However, nobody since has surpassed Darlene Love's vocal delivery in "Christmas (Baby Please Come Home)." It's the strength and emotional high of her vocals that made the song a classic in the first place.

   

2. "2000 Miles" by The Pretenders

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The song "2000 Miles" was the last track on The Pretenders Learning to Crawl album, released in January 1984. As the album's second single, released for the holiday season in 1983, "2000 Miles" eventually took on a life of its own. In the U.K., the single cracked the Top 20, with drummer Martin Chambers' composition "Fast Or Slow (The Law's the Law)" on the flip side. 

Oddly enough, it was released in the U.S. as only a B-side to the band's then current hit "Middle of the Road" (on both a 7-inch single and 12-inch remix). Regardless, the song has gone down as one of rock and roll's best heartfelt Christmas songs, even though Chrissie Hynde had initially written it for the group's original guitarist, James Honeyman-Scott, who passed away the year prior to its release.

  

1. "Happy Xmas (War Is Over)" by John Lennon/Yoko Ono and the Plastic Ono Band

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Released in December 1971 in the U.S. by John Lennon, Yoko Ono and the Plastic Ono Band, backed by the Harlem Community Choir, "Happy Xmas (War Is Over)" doubled as a protest song against the Vietnam War, It was effective. Lennon even stated: "Now I understand what you have to do: Put your political message across with a little honey."

Since then "Happy Xmas (War Is Over)" has become sort of a Christmas standard, a number one top holiday hit (by media polls) in the U.K.

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The single's release in the U.K. came a year later but it was worth the wait — the initial release was pressed on green vinyl (shown above). The song is usually prominent on any Lennon playlist and it is included on the popular Lennon compilation, Gimme Some Truth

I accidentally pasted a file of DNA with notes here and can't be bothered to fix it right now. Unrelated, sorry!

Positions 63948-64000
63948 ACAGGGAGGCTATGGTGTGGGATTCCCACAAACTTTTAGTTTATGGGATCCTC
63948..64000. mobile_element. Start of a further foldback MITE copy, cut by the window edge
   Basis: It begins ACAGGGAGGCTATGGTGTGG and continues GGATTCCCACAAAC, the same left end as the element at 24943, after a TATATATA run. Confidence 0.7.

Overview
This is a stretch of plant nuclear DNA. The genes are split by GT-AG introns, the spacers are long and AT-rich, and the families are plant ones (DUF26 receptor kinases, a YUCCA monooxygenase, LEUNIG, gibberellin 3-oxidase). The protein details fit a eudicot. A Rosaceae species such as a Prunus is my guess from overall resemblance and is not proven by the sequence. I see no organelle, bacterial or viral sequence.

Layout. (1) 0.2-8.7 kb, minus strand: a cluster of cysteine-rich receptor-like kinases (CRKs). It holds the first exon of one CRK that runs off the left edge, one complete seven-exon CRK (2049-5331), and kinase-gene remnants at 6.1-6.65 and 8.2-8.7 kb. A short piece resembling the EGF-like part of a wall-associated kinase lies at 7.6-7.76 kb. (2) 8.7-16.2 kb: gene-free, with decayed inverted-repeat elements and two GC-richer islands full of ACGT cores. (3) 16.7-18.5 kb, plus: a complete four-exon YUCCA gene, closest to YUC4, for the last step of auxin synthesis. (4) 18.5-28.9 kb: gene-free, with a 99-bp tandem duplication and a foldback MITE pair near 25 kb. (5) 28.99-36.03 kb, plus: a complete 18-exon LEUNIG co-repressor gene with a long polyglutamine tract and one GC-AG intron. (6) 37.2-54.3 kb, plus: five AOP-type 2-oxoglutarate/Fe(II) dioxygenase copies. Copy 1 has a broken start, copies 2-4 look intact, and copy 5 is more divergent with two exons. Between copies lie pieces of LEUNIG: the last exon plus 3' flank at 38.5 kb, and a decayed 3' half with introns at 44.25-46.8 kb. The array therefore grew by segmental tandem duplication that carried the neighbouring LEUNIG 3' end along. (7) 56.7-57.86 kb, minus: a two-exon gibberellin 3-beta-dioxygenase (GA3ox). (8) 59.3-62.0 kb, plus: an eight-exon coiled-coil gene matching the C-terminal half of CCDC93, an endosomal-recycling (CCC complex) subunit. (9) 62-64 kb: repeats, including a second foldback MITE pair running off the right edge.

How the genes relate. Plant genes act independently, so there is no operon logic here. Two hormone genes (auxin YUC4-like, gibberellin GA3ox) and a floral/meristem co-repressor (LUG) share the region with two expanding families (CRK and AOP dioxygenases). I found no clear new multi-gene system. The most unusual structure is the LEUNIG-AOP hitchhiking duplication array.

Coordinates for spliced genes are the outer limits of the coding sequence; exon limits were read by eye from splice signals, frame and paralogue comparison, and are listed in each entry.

Homorable mentions:

Well the following songs aren't rock and roll, but they include rock luminaries and are... well, classics to add to the above Top 5 list.

"The Little Drummer Boy (Peace On Earth)" by Bing Crosby & David Bowie

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The original 45 single was released in the U.S. in 1982. On side B is David Bowie's "Fantastic Voyage." In 2010, Collector's Choice released the 45 on red vinyl with a different picture sleeve, and Bing Crosby and Ella Fitzgerald singing Irving Berlin's "White Christmas" on the flip side. 

But the song was recorded in 1977 at Elstree Studios in London for the TV special Bing Crosby's Merrie Olde Christmas. It's the TV special that gives the better listening experience (it's available on YouTube, view below). The small talk between Bowie and Bing before their crooning is priceless.

  

"Do They Know it's Christmas" by Band Aid 

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Yes, this 1984 holiday song's a bit over the top, but these celebrity charity sing-alongs are supposed to be that way ... and, hey, it's darn good, and it was for a good cause. Best parts? The entire ensemble does an outstanding job, but it's Bono's brief vocal bit that always seems to stand out and give it an accentuated flavor. View the video below the see all your favorite '80s rock stars sing.

The 45 became the best-selling single in the U.K. at that time. The B-side of the 45 has "Feed The World" on both the U.K. and U.S. versions.